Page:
Jump to content
RESET Forums (homeservershow.com)

For Sale: 2x Seagate ST3000DM001 3TB hard drive


Drashna Jaelre
 Share

Recommended Posts

SATA III (6.0gbps), 64MB cache, 7200RPM  (formerly Seagate Backup Plus drives)

 

These are "shelled" drives (externals with the HDD removed) and have no warranty.

And I'm seeking to "liquidate" them as 5 out of 9 of these drives have failed on me in the last six months. 

(yes, Ikon, I know).

 

No SMART errors from these drives, and are otherwise report to be in good health (StableBit Scanner reports no unreadable sectors).

 

 

$60/each

Link to comment
Share on other sites

That they inherantly have more issues than retail drives, and is why they're used as external drives.

Link to comment
Share on other sites

We all know products coming off production lines vary in quality. This applies to HDDs as much as toasters, and I'm sure it comes as no surprise to anyone in these forums.

 

Even HDDs that meet the bare minimum quality standards to be considered saleable will vary in quality. My hypothesis is that drives that qualify at the lower end of the spectrum are used for external drive units, whereas HDDs that qualify at the top of the heap will be sold as other SKUs.

 

No, I can't prove this of course, but I believe the anecdotal evidence supports the idea.

  • Like 1
Link to comment
Share on other sites

I don't agree, a drive with the same part number will have the same specs. A ST3000DM001 from an external or purchased as a internal drive will have the same performance and reliability. I do believe external drives have a higher fail rate, due to handling and heat. The average user plugs in and unplugs an external regularly. They pick them up and move them around. More handling means higher chance of failure. Heat tends to be a design issue. Most externals run hot due to lacking a fan or case airflow.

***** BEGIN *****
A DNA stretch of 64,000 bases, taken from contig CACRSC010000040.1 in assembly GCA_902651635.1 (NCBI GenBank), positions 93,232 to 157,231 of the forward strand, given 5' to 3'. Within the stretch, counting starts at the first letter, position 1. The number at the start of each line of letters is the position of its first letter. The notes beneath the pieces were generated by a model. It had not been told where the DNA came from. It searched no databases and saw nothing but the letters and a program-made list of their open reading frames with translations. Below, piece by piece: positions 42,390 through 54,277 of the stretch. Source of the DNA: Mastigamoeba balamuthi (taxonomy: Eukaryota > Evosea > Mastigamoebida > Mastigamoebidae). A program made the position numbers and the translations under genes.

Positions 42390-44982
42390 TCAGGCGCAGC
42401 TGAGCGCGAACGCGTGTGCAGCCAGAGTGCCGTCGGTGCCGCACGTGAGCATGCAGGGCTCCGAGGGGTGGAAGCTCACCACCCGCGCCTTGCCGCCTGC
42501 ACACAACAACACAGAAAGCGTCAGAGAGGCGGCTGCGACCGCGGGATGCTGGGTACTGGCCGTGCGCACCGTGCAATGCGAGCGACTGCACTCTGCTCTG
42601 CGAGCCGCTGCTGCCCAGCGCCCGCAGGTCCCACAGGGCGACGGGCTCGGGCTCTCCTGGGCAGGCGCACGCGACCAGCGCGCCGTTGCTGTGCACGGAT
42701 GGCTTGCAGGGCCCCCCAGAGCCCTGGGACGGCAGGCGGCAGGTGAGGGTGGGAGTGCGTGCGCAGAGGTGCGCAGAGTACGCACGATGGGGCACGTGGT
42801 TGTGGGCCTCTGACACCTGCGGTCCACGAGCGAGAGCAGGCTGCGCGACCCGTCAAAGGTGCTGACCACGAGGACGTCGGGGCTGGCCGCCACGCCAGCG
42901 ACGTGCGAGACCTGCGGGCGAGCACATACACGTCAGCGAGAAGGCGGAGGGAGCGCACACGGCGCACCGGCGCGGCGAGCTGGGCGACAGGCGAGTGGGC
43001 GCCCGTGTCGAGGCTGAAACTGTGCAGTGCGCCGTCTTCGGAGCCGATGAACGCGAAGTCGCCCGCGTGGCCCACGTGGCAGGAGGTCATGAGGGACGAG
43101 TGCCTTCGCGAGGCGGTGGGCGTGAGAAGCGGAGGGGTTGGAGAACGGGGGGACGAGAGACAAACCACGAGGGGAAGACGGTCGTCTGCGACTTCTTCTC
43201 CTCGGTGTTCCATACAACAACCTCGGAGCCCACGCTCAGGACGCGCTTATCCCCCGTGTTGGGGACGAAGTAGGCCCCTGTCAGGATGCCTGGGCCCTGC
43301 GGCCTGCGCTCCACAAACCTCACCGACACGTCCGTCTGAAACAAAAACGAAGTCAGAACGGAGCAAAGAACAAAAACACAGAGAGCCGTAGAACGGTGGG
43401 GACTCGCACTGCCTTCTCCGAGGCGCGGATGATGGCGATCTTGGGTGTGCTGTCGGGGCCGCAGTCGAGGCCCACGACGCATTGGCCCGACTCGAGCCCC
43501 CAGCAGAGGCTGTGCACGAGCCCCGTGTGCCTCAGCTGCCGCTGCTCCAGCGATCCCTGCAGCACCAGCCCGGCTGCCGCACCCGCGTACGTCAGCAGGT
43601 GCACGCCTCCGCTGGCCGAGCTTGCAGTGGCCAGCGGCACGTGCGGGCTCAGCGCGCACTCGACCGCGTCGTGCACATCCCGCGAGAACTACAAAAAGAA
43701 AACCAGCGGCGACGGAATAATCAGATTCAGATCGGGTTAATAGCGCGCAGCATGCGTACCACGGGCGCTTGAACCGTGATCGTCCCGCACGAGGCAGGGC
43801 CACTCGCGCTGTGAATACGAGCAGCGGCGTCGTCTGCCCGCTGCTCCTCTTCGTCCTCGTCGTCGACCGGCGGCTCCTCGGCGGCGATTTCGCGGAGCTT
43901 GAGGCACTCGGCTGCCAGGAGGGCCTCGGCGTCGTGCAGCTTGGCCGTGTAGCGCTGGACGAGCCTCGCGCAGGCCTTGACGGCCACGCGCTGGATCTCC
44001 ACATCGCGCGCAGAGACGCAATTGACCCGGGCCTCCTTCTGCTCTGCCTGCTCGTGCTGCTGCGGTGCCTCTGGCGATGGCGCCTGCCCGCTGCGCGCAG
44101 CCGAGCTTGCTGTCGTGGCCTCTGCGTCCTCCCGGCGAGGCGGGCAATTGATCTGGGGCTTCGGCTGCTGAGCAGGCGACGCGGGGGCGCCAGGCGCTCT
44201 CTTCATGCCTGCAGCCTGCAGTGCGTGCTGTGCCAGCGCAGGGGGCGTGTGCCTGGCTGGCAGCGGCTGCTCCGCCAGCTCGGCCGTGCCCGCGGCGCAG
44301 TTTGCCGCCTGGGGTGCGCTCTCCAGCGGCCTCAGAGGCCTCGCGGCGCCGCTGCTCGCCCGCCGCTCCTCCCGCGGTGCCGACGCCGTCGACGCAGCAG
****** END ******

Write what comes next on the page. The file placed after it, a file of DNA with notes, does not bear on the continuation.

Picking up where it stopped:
Link to comment
Share on other sites

I sort of agree with ikon. There's been a lot of speculation that hard disk manufacturers may be using a binning practice similar to what CPU/chip manufacturers does; Those that make it or exceed certain specification ends up being premium models while those that didn't quite make it but which still lies within acceptable thresholds, ends up as entry-level or 'bundled with' products, usually accompanied by a shorter warranty.

 

Again, just pure speculation, though not entirely implausible. It does make good business sense to minimize rejects.

Link to comment
Share on other sites

I sure won't disagree with the idea that heat is an enemy of HDDs - I've posted as much many times.

 

However, I've also seen a significantly higher failure rate of OEM produced external drives versus ones that I, or my team at work, built ourselves. We even had a dozen Seagate external drives, about 7 years ago, that all failed within 4 months of each other, after only 1 1/2 years of use. We didn't have time to wait for Seagate to replace the units, as they were needed to back up computers being used in a special project, so we opened the units and replaced the failed drives with enterprise-class spares for our servers. Those drives were still running fine when we retired them, about 5 years later.

 

This experience isn't the only one we had with external drive units, but it is the one that convinced me there is something going on with external drives.

  • Like 1
Link to comment
Share on other sites

 Share

×
×
  • Create New...